At some point in the past few weeks, I have managed to miss a nationwide-turned-international controversy. I missed Panti’s TV appearance, the complaints made about his comments, the settlement with the Iona Institute, the complaints made about that. I’ve been busy. I’ve been working and studying and avoiding studying by procrastinating on the fun parts of the internet, reading actual paper books, watching ridiculous quantities of Would I Lie To You?.
In the past few days, I became aware of it, but kept it peripheral in the same way I avoid political and religious debate on the internet. Then today it was pointed out to me that RTE is a state-funded broadcaster. The payment to the Iona Institute was made with taxpayers’ money.
I am, terrifyingly grown-up though it feels to say it, a taxpayer. As of this evening, I am a taxpayer who has read enough of the Iona blog to be made deeply uncomfortable by the claims to support gay rights (but not gay marriage) while quoting some horrendously homophobic opinions; by the use of those quotes to make their position clear while carefully never overtly stating the same opinions themselves; by the demands for reasonable, open discussion and debate as long as no one gets to criticise them.
I was born and brought up in a province still struggling with sectarian and partisan violence and discrimination. I was raised Catholic by a kind, loving, generally amazing, Catholic mother who has traditional views of sex and marriage, and a kind, loving, generally amazing father whose religious convictions are somewhere between “deeply private” and “what your mother said”. I was, more importantly, raised to think for myself, to ask questions, to use logic, to engage in “reasonable, open discussion”, to make up my own mind. The end result of this is a liberal atheist who is borderline allergic to politics, who is a source of pride and frustration to her mother.
I believe in equality, personally and as one of the tenets of my chosen profession. I believe in everyone being treated equally regardless of race, religion, social class, sexuality. I believe in free speech, freedom of religion, freedom of sexual expression between two consenting adults. I believe that my gay friends should be able to love and marry as freely as my straight friends. I believe my religious friends have the same right to their faith as I do to my conviction that God-with-a-capital-G does not exist. I do not believe that any of us have the right to oppress those freedoms in others.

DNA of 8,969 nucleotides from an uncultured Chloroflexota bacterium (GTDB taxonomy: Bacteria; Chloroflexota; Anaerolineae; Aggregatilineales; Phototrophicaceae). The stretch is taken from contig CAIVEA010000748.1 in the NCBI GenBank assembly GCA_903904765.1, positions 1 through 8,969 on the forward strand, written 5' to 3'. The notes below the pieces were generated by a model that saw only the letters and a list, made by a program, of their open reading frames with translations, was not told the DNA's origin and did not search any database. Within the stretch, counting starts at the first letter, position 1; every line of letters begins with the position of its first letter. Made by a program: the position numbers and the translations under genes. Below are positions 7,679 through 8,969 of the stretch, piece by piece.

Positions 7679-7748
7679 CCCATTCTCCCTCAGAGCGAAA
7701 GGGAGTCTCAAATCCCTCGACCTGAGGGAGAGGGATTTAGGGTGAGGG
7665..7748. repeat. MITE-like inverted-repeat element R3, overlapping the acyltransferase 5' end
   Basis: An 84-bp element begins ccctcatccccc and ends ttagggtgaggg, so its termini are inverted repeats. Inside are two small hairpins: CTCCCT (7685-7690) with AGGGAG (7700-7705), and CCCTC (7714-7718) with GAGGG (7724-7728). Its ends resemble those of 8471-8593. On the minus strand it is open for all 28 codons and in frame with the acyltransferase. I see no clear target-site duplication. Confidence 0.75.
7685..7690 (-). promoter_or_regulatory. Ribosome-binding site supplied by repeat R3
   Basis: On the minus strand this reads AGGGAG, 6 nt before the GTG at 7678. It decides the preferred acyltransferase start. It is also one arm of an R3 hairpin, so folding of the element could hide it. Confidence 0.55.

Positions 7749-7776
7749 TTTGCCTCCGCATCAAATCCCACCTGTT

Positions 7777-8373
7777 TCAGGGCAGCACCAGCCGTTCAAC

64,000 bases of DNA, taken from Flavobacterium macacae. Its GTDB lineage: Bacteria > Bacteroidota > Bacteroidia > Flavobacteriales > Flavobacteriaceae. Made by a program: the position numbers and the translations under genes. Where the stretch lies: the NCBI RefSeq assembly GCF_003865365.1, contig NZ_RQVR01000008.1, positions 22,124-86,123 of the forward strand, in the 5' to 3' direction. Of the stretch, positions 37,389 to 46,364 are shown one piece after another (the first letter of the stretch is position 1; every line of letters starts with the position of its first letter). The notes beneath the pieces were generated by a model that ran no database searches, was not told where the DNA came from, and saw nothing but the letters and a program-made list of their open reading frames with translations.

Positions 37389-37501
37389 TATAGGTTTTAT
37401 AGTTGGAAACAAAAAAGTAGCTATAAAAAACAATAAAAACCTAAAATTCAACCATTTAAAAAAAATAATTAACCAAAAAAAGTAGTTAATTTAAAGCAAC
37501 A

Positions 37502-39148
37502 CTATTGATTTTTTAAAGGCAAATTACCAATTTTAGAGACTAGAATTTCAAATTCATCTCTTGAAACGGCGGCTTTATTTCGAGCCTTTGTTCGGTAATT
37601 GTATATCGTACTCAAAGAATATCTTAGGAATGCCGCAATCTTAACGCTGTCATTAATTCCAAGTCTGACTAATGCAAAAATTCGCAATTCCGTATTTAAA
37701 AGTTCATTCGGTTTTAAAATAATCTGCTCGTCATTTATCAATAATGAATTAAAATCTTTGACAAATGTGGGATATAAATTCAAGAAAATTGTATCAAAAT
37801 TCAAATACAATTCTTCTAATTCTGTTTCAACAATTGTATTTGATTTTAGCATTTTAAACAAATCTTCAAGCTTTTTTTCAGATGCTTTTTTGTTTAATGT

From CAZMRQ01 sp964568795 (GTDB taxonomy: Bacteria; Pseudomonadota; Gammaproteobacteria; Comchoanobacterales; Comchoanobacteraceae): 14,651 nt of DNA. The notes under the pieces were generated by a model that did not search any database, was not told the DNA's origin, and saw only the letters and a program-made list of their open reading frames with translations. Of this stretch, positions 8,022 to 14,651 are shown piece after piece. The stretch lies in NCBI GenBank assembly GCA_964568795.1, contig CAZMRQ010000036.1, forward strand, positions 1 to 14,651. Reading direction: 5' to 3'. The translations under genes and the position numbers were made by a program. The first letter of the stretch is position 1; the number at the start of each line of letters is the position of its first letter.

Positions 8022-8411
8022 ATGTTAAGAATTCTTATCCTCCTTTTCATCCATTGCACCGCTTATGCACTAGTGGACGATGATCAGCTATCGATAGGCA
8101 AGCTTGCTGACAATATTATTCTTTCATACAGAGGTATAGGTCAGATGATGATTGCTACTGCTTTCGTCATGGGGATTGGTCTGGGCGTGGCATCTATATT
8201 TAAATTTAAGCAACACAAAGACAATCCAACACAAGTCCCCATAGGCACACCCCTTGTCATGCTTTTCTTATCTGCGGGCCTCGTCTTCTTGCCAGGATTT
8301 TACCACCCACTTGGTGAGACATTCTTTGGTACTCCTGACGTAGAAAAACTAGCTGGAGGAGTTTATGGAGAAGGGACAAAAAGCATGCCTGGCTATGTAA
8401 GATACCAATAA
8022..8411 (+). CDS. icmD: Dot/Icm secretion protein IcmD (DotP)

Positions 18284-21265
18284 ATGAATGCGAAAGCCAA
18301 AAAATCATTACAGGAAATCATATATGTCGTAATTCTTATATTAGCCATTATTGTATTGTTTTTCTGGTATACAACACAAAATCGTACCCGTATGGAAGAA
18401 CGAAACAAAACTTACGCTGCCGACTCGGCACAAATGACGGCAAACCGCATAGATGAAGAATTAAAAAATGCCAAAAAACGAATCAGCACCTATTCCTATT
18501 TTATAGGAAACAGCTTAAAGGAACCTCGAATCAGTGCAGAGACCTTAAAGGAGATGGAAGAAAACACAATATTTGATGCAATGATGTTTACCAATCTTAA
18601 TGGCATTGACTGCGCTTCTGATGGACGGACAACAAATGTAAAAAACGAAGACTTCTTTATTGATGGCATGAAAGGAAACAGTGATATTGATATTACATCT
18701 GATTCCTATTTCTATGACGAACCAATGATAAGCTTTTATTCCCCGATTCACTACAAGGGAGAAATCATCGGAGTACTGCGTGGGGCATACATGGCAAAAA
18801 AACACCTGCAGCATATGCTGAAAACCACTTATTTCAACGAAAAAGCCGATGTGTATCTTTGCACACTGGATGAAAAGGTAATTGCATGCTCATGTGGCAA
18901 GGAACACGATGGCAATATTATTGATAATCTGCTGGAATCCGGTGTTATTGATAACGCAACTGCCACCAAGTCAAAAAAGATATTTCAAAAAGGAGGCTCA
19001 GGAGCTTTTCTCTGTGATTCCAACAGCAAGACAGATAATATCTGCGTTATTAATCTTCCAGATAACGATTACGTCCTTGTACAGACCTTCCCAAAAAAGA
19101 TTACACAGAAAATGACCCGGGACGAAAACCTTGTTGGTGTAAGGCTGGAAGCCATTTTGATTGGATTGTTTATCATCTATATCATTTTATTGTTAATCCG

I don’t know anything about John Waters or Breda O’Brien. I don’t know much about the Iona Institute. All I know of Rory ‘Panti’ O’Neill comes from the calm, articulate, heartfelt speech he made in the Abbey theatre.
I do know this - RTE chose to censor Rory O’Neill and give my money to the Iona Institute in a reflex attempt to avoid a defamation scandal, over offering the Institute a similar interview, a chance to respond in the same medium, opening the debate the Institute claim to want. Let’s do that,next time. Let’s see how that goes.
When I went home for Christmas I had to make space on my shelves for the 30 or so books I brought with me, and because I’m a little bit obsessive about my books I couldn’t just shove them in anywhere.
Stage one of the great reorganisation made me think my mum had a point when she bought me a Kindle against my will. The full bookshelves just made me incredibly geekily happy.
Rainbow mobile for a rainbow baby.
This is how I read. Except for the first and last pictures, they just look uncomfortable.
This is what contentment looks like.
In which a bookshop converts a fireplace into a bookshelf to accommodate more books. (Photo by Joni Van Bogaert)
Winter is coming. Get your direwolf now.
My sister has the best of taste in presents.